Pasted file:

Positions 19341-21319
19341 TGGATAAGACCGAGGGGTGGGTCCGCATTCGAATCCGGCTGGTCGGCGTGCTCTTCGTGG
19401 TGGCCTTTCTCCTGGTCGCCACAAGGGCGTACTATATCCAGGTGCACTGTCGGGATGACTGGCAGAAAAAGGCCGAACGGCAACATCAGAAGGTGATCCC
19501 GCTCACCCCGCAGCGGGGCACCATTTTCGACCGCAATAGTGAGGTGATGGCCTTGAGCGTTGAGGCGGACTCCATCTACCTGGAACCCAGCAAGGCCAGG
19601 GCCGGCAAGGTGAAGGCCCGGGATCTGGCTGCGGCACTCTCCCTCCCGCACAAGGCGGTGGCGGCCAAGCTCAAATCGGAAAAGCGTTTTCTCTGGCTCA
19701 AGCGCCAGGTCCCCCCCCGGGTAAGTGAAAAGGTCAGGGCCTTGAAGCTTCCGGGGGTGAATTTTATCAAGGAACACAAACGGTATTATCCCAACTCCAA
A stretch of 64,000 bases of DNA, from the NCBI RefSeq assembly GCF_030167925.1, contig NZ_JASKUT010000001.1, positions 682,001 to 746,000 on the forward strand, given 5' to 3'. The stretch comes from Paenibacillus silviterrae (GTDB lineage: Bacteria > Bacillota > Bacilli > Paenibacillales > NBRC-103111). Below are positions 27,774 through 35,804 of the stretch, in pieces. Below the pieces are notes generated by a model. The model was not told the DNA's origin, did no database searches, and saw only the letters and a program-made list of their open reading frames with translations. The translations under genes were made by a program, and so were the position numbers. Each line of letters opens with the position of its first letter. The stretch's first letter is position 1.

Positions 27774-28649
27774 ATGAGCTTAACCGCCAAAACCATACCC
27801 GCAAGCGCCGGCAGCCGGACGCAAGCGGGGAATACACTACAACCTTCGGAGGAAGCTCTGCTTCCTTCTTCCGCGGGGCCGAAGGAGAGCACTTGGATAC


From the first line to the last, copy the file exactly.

Positions 19341-21319
19341 TGGATAAGACCGAGGGGTGGGTCCGCATTCGAATCCGGCTGGTCGGCGTGCTCTTCGTGG
19401 TGGCCTTTCTCCTGGTCGCCACAAGGGCGTACTATATCCAGGTGCACTGTCGGGATGACTGGCAGAAAAAGGCCGAACGGCAACATCAGAAGGTGATCCC
19501 GCTCACCCCGCAGCGGGGCACCATTTTCGACCGCAATAGTGAGGTGATGGCCTTGAGCGTTGAGGCGGACTCCATCTACCTGGAACCCAGCAAGGCCAGG
19601 GCCGGCAAGGTGAAGGCCCGGGATCTGGCTGCGGCACTCTCCCTCCCGCACAAGGCGGTGGCGGCCAAGCTCAAATCGGAAAAGCGTTTTCTCTGGCTCA
19701 AGCGCCAGGTCCCCCCCCGGGTAAGTGAAAAGGTCAGGGCCTTGAAGCTTCCGGGGGTGAATTTTATCAAGGAACACAAACGGTATTATCCCAACTCCAA
A stretch of 64,000 bases of DNA, from the NCBI RefSeq assembly GCF_030167925.1, contig NZ_JASKUT010000001.1, positions 682,001 to 746,000 on the forward strand, given 5' to 3'. The stretch comes from Paenibacillus silviterrae (GTDB lineage: Bacteria > Bacillota > Bacilli > Paenibacillales > NBRC-103111). Below are positions 27,774 through 35,804 of the stretch, in pieces. Below the pieces are notes generated by a model. The model was not told the DNA's origin, did no database searches, and saw only the letters and a program-made list of their open reading frames with translations. The translations under genes were made by a program, and so were the position numbers. Each line of letters opens with the position of its first letter. The stretch's first letter is position 1.

Positions 27774-28649
27774 ATGAGCTTAACCGCCAAAACCATACCC
27801 GCAAGCGCCGGCAGCCGGACGCAAGCGGGGAATACACTACAACCTTCGGAGGAAGCTCTGCTTCCTTCTTCCGCGGGGCCGAAGGAGAGCACTTGGATAC